• If you are citizen of an European Union member nation, you may not use this service unless you are at least 16 years old.

  • Get control of your email attachments. Connect all your Gmail accounts and in less than 2 minutes, Dokkio will automatically organize your file attachments. You can also connect Dokkio to Drive, Dropbox, and Slack. Sign up for free.



Page history last edited by Charles Forstbauer 10 years, 1 month ago

Totaled 6/8 DONE! 

Totaled 5/28/10 Mr F


Vertebrates are members of the subphylum Vertebrata, chordates with backbones or spinal columns. About 58,000 species of vertebrates have been described.  Vertebrata is the largest subphylum of chordates, and contains many familiar groups of large land animals. Vertebrates comprise cyclostomes, bony fish, sharks and rays, amphibians, reptiles, mammals, and birds. Extant vertebrates range in size from the carp species Paedocypris, at as little as 7.9 mm (0.3 inch), to the Blue Whale, at up to 33 m (110 ft). Vertebrates make up about 5% of all described animal species; the rest are invertebrates, which lack backbones.


The defining characteristic of a vertebrate is the vertebral column, in which the notochord (a stiff rod of uniform composition) has been replaced by a segmented series of stiffer elements (vertebrae) separated by mobile joints (intervertebral discs, derived embryonically and evolutionarily from the notochord). However, a few vertebrates have secondarily lost this anatomy, retaining the notochord into adulthood, as in the sturgeon. Jawed vertebrates are typified by paired appendages (fins or legs, which may be secondarily lost), but this is not part of the definition of vertebrates as a whole.


Characteristics of Vertebrates:

  1. Skulls
  2. Backbone
  3. paired appendages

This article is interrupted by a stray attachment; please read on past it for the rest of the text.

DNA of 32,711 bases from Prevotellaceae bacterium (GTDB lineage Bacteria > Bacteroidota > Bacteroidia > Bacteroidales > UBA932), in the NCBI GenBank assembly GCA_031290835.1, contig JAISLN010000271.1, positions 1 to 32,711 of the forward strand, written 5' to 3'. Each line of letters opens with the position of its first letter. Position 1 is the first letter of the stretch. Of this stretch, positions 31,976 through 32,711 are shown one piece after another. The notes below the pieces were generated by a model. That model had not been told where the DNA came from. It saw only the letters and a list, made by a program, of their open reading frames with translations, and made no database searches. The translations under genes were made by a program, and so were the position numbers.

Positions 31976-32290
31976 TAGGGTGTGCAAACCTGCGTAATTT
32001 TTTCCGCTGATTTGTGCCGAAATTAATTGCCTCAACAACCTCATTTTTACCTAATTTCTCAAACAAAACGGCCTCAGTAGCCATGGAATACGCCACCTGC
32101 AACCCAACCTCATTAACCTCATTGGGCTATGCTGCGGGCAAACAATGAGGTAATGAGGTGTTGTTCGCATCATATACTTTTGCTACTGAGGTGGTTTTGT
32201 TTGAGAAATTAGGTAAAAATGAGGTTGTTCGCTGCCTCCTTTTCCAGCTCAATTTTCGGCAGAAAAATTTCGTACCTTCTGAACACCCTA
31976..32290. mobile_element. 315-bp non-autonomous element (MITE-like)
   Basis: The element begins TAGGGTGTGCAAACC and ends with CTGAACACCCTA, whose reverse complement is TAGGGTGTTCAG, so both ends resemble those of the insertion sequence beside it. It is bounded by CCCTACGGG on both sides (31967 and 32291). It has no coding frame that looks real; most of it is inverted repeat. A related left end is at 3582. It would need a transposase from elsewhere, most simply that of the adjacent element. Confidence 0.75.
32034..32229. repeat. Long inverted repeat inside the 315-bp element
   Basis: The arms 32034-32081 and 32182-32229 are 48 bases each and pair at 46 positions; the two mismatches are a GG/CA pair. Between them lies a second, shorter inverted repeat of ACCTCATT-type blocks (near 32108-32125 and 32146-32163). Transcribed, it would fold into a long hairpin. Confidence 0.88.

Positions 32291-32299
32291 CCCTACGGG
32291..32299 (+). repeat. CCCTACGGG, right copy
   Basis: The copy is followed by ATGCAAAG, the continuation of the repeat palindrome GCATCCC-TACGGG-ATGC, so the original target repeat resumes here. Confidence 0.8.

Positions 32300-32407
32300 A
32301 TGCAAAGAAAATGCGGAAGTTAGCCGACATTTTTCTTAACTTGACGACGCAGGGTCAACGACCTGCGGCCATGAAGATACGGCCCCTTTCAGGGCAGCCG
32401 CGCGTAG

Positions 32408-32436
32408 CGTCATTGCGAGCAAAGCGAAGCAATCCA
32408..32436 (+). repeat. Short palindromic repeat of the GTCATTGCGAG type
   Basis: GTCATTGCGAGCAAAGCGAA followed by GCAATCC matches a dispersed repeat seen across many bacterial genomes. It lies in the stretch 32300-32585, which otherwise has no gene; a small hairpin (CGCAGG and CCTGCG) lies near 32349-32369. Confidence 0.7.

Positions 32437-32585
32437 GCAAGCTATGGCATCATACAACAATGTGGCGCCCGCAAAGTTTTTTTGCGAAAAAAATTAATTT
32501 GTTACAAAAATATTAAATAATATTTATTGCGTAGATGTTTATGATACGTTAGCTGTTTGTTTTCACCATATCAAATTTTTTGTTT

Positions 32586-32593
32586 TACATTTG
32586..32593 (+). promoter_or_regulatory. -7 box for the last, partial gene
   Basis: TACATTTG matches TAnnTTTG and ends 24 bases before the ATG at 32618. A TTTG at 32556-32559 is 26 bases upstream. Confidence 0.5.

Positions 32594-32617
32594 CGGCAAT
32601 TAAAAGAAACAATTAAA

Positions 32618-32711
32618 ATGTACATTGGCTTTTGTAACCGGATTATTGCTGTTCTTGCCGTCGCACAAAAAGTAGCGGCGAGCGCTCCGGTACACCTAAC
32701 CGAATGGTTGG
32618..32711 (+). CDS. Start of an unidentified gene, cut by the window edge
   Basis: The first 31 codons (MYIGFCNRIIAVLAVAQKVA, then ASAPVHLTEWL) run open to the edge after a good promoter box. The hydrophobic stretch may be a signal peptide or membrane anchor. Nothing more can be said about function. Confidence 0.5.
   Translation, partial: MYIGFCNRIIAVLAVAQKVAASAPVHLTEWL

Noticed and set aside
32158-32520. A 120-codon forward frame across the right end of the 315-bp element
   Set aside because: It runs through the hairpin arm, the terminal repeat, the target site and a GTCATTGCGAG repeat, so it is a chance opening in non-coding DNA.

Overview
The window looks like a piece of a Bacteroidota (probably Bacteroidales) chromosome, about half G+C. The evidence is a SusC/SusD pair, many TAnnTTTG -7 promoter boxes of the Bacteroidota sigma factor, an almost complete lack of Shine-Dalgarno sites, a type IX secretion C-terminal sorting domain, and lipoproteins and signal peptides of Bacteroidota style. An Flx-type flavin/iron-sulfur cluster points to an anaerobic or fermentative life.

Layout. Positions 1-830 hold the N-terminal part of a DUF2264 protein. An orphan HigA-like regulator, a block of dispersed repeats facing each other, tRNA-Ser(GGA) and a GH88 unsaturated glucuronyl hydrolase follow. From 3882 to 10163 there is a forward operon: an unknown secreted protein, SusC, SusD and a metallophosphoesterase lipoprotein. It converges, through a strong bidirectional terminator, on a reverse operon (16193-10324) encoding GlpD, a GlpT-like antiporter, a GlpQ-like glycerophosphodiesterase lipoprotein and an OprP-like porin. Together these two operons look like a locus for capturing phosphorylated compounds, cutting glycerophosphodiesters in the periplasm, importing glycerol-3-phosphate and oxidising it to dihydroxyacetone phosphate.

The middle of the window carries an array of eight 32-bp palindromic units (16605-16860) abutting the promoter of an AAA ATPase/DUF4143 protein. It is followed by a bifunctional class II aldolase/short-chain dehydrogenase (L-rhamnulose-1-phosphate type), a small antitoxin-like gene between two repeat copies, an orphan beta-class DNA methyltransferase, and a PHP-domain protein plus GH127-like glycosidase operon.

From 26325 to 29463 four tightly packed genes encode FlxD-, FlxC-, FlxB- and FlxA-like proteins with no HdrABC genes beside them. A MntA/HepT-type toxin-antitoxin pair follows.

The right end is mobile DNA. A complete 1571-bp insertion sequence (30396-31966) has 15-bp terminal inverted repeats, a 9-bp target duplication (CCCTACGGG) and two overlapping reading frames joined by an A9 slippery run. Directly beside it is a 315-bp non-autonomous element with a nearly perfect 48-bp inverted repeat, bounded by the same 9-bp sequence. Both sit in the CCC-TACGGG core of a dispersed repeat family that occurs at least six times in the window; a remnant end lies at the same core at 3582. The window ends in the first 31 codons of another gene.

4. ventral heart
  5. closed circulatory system
  6. hinged jaw 
  7. In all vertebrates the mouth is found at or right below the anterior end of the animal, while the anus opens to the exterior before the end of the body
  8. Vertebral Column 



YouTube plugin error

This video shows a dissection and analysis of a vertebrate


There are Seven Classes of Vertebrates:

  • Jawless Fish (Class Agnatha)

Agnatha (Greek, "no jaws") is a class of jawless fish. The group excludes all vertebrates with jaws.



  • Cartilaginous Fish (Class Chondrichtynes)
    •  Skeletons made of cartilage  ex: sharks.  Chondrichthyes  or cartilaginous fishes are jawed fish with paired fins, paired nares, scales, two-chambered hearts, and skeletons made of cartilage rather than bone





  • Bony Fish (Class Osteoichthynes)
    • internal skeleton made of bone.  

Osteichthyes, also called bony fish, are a group of fish that have bony, as opposed to cartiligeous, skeletons. The vast majority of fish are osteichthyes, which is an extremely diverse and abundant group consisting of over 29,000 species. It is the largest class of vertebrates in existence today. Osteichthyes is divided into the ray-finned fish and lobe-finned fish.



  • Amphibians (Class Amphibia)
    • s, frogs, and toads: lay eggs in water, adults live on land, Amphibians (class Amphibia, from Amphi- meaning "on both sides" and -bios meaning "life"), such as frogs, toads, salamanders, newts, and caecillians are cold-blooded animals that metamorphose from a juvenile water-breathing form, either to an adult air-breathing form, or to a paedomorph that retains some juvenile characteristics.



  • Reptiles (Class Reptilia)
    • First fully terrestrial vertebrate ex: snake, lizard (usually scaly skin)  
    •  Reptiles are animals in the Reptilia class characterized by breathing air, a "cold-blooded" metabolism, laying tough-shelled amniotic eggs (or retaining the same membrane system in species with live birth), and skin with scales or scutes.
    • They are tetrapods (either having four limbs or being descended from four-limbed ancestors) and lay amniotic eggs, in which the embryo is surrounded by a membrane called the amnion. Reptiles today inhabit every continent except Antarctica!  
    • For some reason, people think of dinosaurs as mammals, but they're really REPTILES! Dinosaurs are a diverse group of reptiles.